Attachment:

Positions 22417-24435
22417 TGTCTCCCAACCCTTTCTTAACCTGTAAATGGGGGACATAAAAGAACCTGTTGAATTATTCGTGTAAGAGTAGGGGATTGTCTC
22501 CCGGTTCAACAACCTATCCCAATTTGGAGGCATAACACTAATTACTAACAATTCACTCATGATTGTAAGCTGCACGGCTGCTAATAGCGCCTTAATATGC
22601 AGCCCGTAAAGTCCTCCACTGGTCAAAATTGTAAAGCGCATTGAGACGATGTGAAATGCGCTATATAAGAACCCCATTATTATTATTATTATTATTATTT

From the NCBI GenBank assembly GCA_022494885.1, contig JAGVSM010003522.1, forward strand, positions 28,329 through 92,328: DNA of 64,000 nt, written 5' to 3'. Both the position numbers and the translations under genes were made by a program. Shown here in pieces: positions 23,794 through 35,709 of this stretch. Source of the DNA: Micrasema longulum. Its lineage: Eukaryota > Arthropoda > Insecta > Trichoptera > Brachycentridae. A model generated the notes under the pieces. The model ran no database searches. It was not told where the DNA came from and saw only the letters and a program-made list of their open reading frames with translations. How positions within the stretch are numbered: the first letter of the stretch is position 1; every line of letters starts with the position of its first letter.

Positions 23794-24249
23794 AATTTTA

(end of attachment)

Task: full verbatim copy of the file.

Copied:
Positions 22417-24435
22417 TGTCTCCCAACCCTTTCTTAACCTGTAAATGGGGGACATAAAAGAACCTGTTGAATTATTCGTGTAAGAGTAGGGGATTGTCTC
22501 CCGGTTCAACAACCTATCCCAATTTGGAGGCATAACACTAATTACTAACAATTCACTCATGATTGTAAGCTGCACGGCTGCTAATAGCGCCTTAATATGC
22601 AGCCCGTAAAGTCCTCCACTGGTCAAAATTGTAAAGCGCATTGAGACGATGTGAAATGCGCTATATAAGAACCCCATTATTATTATTATTATTATTATTT

From the NCBI GenBank assembly GCA_022494885.1, contig JAGVSM010003522.1, forward strand, positions 28,329 through 92,328: DNA of 64,000 nt, written 5' to 3'. Both the position numbers and the translations under genes were made by a program. Shown here in pieces: positions 23,794 through 35,709 of this stretch. Source of the DNA: Micrasema longulum. Its lineage: Eukaryota > Arthropoda > Insecta > Trichoptera > Brachycentridae. A model generated the notes under the pieces. The model ran no database searches. It was not told where the DNA came from and saw only the letters and a program-made list of their open reading frames with translations. How positions within the stretch are numbered: the first letter of the stretch is position 1; every line of letters starts with the position of its first letter.

Positions 23794-24249
23794 AATTTTA